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The multivocal – univocal dialectic: How the many voices of organizational members are translated in to one voice and vice versa
Uppsala University, Disciplinary Domain of Humanities and Social Sciences, Faculty of Social Sciences, Department of Informatics and Media, Media and Communication Studies.ORCID iD: 0000-0001-8880-1088
2018 (English)Conference paper, Oral presentation with published abstract (Refereed)
Abstract [en]

Technological developments continue to have a vast impact on contemporary organizations. These developments are constant and often rapid and thus require that organizational members continuously adjust their assignments in order to meet external as well as internal demands. In order to do so, members need to have mandate to make decisions concerning their specific role and assignments. In addition, they need to have a good understanding of the organization’s overall aim and goals. Hence, many contemporary organizations rely on a horizontal organization of work where the local experts acquire authority. Organizational advancements are for example usually a result of local expertise within a particular community of practice and it is in this community of practice that the knowledge and expertise is transmitted and preserved (Barley, 1996). Sharing authority within an organization and aiming for a more empowered and engaged workforce requires an enhanced focus on communication where the univocal voice is translated in to the many communities of practice within the organization while also aiming for the reverse, i.e. translating the multivocal voices in to one voice, i.e. the univocal, that speaks for and represents the organization. This may lead to a competition between the local communities of practice and the unified organization, i.e. between authority of expertise and authority of position, and involves the struggle between centralization and decentralization as well as been stability and change. This paper explores how tensions arise and are enacted in situations where the aim is to translate the many voices of the communities of practice into one organization and vice versa, i.e. to translate the unified organization’s identity and aim into the many communities of practice, and to study tensions in situations where the aim is to diminish the gap between the senior managers and all other organizational members.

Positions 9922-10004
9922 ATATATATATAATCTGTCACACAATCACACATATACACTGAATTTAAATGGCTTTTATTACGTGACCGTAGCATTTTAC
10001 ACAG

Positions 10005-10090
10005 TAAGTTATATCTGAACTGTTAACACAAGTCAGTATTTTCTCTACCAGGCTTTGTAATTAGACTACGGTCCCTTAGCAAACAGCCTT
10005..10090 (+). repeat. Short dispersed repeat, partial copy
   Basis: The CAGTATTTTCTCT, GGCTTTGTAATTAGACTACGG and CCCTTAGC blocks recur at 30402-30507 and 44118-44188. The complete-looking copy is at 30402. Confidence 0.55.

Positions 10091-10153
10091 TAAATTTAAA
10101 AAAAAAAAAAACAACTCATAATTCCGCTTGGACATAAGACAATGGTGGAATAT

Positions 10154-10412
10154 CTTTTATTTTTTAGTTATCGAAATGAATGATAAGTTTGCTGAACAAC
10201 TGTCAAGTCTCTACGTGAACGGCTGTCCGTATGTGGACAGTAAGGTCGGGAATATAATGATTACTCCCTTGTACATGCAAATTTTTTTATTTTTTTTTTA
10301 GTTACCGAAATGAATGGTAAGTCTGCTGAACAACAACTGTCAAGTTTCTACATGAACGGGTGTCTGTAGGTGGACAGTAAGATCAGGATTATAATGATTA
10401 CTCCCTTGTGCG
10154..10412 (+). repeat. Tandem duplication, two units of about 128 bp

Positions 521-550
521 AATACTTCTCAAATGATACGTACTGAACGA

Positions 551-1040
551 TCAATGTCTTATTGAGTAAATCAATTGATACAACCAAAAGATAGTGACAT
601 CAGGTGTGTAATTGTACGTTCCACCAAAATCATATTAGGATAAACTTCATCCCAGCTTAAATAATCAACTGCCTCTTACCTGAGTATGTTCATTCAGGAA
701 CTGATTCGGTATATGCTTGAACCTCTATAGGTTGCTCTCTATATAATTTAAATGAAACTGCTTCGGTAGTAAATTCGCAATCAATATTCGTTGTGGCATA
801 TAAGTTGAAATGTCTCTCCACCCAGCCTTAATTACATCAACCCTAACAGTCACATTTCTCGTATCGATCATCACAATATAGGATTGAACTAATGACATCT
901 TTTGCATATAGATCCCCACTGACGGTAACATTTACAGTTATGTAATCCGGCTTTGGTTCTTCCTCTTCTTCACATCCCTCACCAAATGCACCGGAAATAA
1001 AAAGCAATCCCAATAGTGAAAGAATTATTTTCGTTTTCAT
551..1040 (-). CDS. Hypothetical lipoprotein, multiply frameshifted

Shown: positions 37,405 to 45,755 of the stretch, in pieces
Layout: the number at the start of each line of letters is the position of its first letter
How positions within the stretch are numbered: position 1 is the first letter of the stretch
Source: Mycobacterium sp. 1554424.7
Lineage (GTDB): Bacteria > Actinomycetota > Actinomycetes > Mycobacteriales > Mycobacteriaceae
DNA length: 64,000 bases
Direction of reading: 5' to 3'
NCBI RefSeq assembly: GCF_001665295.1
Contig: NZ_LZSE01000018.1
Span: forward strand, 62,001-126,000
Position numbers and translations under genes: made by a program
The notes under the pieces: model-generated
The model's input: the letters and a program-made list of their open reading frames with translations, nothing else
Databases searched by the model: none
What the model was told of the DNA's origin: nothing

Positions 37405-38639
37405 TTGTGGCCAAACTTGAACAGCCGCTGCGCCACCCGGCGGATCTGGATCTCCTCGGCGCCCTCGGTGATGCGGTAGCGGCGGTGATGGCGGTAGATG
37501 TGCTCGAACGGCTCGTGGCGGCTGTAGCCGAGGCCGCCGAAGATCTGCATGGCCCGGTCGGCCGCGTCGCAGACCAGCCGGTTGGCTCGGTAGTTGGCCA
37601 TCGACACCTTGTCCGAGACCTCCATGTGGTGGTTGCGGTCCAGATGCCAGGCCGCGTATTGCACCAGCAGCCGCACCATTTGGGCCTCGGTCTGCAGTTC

The Communicative Constitution of Organizations (CCO) perspective (Ashcraft, Kuhn, & Cooren, 2009; Brummans, Cooren, Robichaud, & Taylor, 2014; Cooren, Kuhn, Cornelissen, & Clark, 2011 ; Kuhn, 2008; McPhee & Zaug, 2000; Putnam & Nicotera, 2009) informs our work.

Observations were conducted of six workshops aiming to provide opportunities for communicative interactions where the focus is on the negotiation between various voices and the translation of the univocal in to the multivocal and vice versa.

The results point to the importance of attending to the tensions that emerge, are omnipresent and develop during the negotiations and translations between voice and voices. These tensions always have an impact on the organizing processes and if handled well may contribute to successful changes.

Place, publisher, year, edition, pages
2018.
Keywords [en]
Univocal, multivocal, authority of position, authority of expertise, the communicative constitution of organizations (CCO), interactions
National Category
Communication Studies
Research subject
Media and Communication Studies
Identifiers
URN: urn:nbn:se:uu:diva-371904OAI: oai:DiVA.org:uu-371904DiVA, id: diva2:1274775
Conference
International Communication Association (ICA) 68th Annual Conference, Prague, Czech Republic 24-28 May, 2018
Available from: 2019-01-03 Created: 2019-01-03 Last updated: 2019-09-26Bibliographically approved

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https://www.nordicom.gu.se/sv/medieforskning/events/ica-68th-annual-conference

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Monstad, Therese

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Citation style
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